Sleeping in a room made of ice and snow may not seem like a dream that would be shared by many, so we were surprised to learn that thousands of people visit the original Ice Hotel found north of the arctic circle in Jukkasjärvi, Sweden every year. With our daughter studying in Norway this last winter, it was a great excuse to include a trip to the original Ice Hotel while visiting her!
If you ever get a chance, we recommend a visit. Although your pocketbook will take a hit, you will be much richer in experiences..
Tom and I managed to snap a few highlights with our phone cameras:
After a two hour flight from Stockholm, we arrived in Kiruna, which is the northern most town of size in Sweden and is in the province of Lappland. But, the best part is that it was just 20 minutes away from Jukkasjårvi and the Ice Hotel by rented car.
Tom and I walked across the frozen tarmac at the airport, which thankfully, proved to be the coldest part of the trip.
The beautiful entrance to the Ice Hotel during the "Blue Hour"
English is the common language, so the signs are all in English which we found disappointing and helpful at the same time.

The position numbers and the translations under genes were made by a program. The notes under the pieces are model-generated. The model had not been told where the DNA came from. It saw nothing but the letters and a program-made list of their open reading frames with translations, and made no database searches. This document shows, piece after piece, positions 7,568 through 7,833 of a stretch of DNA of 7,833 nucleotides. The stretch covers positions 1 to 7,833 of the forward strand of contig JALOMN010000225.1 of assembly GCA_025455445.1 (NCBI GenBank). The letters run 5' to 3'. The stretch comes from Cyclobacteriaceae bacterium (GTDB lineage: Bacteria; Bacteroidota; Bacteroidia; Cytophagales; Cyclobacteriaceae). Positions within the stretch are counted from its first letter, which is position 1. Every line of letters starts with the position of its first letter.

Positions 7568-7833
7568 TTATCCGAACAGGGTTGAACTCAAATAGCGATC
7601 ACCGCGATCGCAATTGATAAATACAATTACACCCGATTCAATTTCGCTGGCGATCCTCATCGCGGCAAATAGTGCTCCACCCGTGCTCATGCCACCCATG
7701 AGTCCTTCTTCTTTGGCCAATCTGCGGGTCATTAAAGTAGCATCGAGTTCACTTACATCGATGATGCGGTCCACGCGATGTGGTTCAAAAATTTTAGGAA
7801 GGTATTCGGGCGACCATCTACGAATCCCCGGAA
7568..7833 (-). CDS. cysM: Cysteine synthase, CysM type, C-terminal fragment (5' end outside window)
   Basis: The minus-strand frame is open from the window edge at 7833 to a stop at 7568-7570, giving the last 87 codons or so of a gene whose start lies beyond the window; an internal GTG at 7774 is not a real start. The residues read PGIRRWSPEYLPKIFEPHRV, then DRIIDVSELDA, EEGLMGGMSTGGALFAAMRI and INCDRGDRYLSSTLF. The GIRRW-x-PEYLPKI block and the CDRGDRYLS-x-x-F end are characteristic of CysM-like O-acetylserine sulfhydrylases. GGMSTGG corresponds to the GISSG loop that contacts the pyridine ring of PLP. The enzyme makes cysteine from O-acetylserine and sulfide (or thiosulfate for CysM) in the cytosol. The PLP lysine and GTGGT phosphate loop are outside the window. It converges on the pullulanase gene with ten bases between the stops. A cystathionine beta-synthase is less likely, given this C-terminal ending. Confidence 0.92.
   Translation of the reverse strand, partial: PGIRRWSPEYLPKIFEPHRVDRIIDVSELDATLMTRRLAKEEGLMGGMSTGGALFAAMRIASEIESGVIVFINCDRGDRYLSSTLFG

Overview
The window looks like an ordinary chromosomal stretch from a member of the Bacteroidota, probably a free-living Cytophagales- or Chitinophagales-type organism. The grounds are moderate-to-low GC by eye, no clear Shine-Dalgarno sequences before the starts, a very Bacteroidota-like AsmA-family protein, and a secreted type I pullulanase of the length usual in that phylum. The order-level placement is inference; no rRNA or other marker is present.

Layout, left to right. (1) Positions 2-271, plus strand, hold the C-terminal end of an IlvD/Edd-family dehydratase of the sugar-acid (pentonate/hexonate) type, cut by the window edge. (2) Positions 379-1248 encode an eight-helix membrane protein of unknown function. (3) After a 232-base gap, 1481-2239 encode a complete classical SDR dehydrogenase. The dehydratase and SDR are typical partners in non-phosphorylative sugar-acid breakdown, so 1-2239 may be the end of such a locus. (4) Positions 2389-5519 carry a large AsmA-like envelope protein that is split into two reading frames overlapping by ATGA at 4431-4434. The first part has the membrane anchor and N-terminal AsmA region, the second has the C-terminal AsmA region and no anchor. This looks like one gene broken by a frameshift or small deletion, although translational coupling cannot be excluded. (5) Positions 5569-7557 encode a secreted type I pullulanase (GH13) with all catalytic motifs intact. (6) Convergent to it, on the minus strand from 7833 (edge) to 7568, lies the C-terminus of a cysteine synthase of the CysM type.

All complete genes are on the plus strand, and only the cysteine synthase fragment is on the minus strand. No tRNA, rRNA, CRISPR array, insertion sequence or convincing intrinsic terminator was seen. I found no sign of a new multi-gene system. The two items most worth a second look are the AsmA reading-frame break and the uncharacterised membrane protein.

Of course, the first thing we did after arriving at the Ice Hotel was to put out a Globe Ice Lantern to freeze.
The main entrance of the Ice Hotel is graced by an enormous ice egg. Please note that the ice carvings are much more beautiful in person. Our phone cameras do not do them justice.
At the end of the Great Hall is a giant ice throne which is probably the most photographed section of the hotel.
A room in the Ice Hotel filled with stacked ice chunks to resemble Cairns or Inuksuit.
The elephant in the "Elephant in the Room" was carved from "Snice" which is a mixture of snow and ice. Tom is helping out to show scale. We decided to spend the night in one of the ice rooms. It started out cold, but we quickly warmed up in the two person sleeping bag and slept quite soundly. In fact, they had to wake us up in the morning and offered us hot Lingonberry juice to start the day.
Beneath that great dome is the Ice Hotel Bar - Fabulous! I wish some of our photos from inside the bar had worked out, but alas, you might have to go there and see for yourself.
The Ice Hotel building is made of a mixture of snow and ice and from the outside looks relatively plain. While the ice rooms are marvelous, the grounds around the Ice Hotel are limited to large buildings made of snow, piles of snow, some more snow and then some dog sleds taking a rest from adventure.
But head off in any direction and there is natural and man made beauty to be found. This charming building is a community church directly across the river from the Ice Hotel.
The Ice Hotel also offers adventures large and small. We decided to try a basic lesson in ice carving. They supply a block of ice taken from the river, an ice carving chisel and a skilled teacher. The creativity and steady hands you had to supply yourself.
After 3 hours of carving, I created a leafy plant-like thing that I was hoping to hollow out and put a candle inside. Surprise - surprise. But, my time elapsed and I had to leave it solid. They put all the student's ice carvings outside to be lit by the sun.